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The Golden Crown: A Story of Black New Orleans

The Golden Crown: A Story of Black New Orleans, is centered mainly on a working-class New Orleans family. Henderson Brooks, the youngest of three brothers, is a riverfront foreman with a wife and three children. He is also chief of the Downtown Warriors, a Mardi Gras Indian tribe that parades every Mardi Gras Day. His tribe is in competition with at least thirty tribes about the city for splendor and innovation in costume design. His father and grandfather were Downtown Warrior chiefs before him, and his grandfather founded the tribe in 1918. For the Warriors’ fiftieth anniversary he is determined to create a special costume to mark the milestone, one that would be his greatest achievement ever. Yet so many obstacles get in his way that for a time he is doubtful about being able to mask at all. Never in the history of the Downtown Warriors has a chief failed to make his designated appearance.

Henderson’s older brother, R.C., has recently returned to the streets after serving six years in the Atlanta Federal Penitentiary for drug offenses. He falls back into the habit as soon as he is released. His middle brother, Chatman, a riverfront executive, has two sons who are also involved with heroin. His oldest, Spence, returns from Vietnam addicted, and finds his younger brother, Mike, using as well. R.C. vows that he will never associate with his nephews in the drug life, but unexpected events force him to do otherwise, with tragic results.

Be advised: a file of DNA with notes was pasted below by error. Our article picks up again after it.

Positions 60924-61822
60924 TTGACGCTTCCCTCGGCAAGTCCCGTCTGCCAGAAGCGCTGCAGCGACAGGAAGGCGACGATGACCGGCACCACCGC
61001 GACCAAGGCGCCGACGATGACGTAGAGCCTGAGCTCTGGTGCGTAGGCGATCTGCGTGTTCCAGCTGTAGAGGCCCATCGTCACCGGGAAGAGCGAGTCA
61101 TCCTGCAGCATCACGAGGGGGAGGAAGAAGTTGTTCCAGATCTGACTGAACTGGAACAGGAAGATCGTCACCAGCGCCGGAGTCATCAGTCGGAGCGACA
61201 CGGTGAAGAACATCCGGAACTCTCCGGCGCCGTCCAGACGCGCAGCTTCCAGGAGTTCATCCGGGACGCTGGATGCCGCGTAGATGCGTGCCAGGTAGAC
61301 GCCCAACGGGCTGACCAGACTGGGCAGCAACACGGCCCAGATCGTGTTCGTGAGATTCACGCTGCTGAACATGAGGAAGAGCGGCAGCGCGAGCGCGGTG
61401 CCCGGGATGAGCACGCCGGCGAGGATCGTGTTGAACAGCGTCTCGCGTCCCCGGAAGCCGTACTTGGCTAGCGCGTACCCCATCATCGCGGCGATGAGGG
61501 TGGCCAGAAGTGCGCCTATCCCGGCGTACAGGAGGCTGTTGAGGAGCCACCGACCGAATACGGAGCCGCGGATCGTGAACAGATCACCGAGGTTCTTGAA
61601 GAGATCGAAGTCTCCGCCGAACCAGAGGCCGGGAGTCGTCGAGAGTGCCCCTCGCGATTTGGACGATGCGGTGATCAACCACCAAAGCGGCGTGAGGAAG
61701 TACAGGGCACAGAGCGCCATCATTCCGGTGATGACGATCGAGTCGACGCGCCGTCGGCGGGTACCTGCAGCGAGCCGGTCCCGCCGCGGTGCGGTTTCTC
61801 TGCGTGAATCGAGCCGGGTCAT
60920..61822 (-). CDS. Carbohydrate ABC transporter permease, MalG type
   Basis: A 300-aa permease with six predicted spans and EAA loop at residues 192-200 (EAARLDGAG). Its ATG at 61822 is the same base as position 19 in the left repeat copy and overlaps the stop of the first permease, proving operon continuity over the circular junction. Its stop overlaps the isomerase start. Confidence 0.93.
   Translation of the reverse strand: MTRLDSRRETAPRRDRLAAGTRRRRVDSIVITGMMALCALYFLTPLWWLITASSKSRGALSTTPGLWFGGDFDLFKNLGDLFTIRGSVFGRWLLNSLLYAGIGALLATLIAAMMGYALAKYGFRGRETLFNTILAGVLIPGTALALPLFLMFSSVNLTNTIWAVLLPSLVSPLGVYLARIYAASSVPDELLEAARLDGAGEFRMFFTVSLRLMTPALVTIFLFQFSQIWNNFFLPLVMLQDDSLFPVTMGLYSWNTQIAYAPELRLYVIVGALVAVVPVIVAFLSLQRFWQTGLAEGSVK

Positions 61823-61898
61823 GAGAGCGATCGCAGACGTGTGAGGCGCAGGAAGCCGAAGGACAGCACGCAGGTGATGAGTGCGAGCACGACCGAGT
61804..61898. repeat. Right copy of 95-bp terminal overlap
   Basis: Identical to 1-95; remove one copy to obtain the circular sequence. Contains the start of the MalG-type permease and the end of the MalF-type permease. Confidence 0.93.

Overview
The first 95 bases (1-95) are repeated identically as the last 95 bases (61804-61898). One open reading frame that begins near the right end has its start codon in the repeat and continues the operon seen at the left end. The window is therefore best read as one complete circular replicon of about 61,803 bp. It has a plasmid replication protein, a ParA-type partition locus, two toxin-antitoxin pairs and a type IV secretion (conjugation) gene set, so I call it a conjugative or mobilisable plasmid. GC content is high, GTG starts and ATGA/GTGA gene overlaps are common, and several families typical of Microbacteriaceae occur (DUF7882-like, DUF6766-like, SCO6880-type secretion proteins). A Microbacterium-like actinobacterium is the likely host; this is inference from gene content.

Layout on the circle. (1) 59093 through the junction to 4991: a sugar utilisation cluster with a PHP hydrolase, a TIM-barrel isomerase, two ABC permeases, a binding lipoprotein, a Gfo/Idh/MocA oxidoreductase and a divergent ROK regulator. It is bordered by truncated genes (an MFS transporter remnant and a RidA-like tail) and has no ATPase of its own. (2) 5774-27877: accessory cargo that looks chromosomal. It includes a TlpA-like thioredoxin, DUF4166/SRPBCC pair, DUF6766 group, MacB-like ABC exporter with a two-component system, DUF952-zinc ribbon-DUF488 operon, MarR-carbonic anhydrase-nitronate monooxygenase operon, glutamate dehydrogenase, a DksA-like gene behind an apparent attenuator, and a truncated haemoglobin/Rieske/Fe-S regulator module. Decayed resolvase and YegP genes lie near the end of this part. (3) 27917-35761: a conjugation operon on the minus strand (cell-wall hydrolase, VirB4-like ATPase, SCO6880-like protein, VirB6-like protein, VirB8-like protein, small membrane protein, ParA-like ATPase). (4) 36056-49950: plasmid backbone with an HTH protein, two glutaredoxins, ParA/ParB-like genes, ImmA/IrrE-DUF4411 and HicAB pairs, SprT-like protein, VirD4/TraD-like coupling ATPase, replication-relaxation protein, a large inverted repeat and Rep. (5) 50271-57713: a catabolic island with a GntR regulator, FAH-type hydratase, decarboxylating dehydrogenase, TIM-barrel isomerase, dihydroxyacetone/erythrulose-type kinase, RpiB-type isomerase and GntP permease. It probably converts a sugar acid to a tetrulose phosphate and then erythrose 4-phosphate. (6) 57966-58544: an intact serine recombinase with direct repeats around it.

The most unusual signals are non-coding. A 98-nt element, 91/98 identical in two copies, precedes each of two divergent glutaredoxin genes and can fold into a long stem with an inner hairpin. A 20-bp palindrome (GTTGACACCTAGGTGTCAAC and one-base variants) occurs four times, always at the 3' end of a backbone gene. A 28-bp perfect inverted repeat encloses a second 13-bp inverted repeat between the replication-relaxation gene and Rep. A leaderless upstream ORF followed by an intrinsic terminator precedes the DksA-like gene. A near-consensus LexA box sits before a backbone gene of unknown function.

Along with the Vietnam War, where black men are dying in combat in numbers far out of proportion to their presence in the American population, the heroin epidemic, running unchecked, is decimating inner-city black communities throughout the country. New Orleans is not spared. Henderson’s Seventh Ward community, known as the Ramp, under the able leadership of its parent organization, the Bamboula Club, is fighting back, and by any means necessary. They have dedicated the 1968 Mardi Gras Indian ritual to the complete eradication of the heroin menace from their community. This leaves Henderson with a confused understanding of his responsibilities in dealing with the crisis, as three of the main players are his brother and nephews. Yet by the time he completes his costume he has grown in ways he couldn’t have imagined and is able to meet all challenges when his priorities and allegiances are tested.

The story is told through colorful characters and deals candidly with the racial realities of New Orleans and its history. It highlights not only the Mardi Gras Indian culture but other elements of the complex black New Orleans culture as well.

--Clarence Williams Jr.



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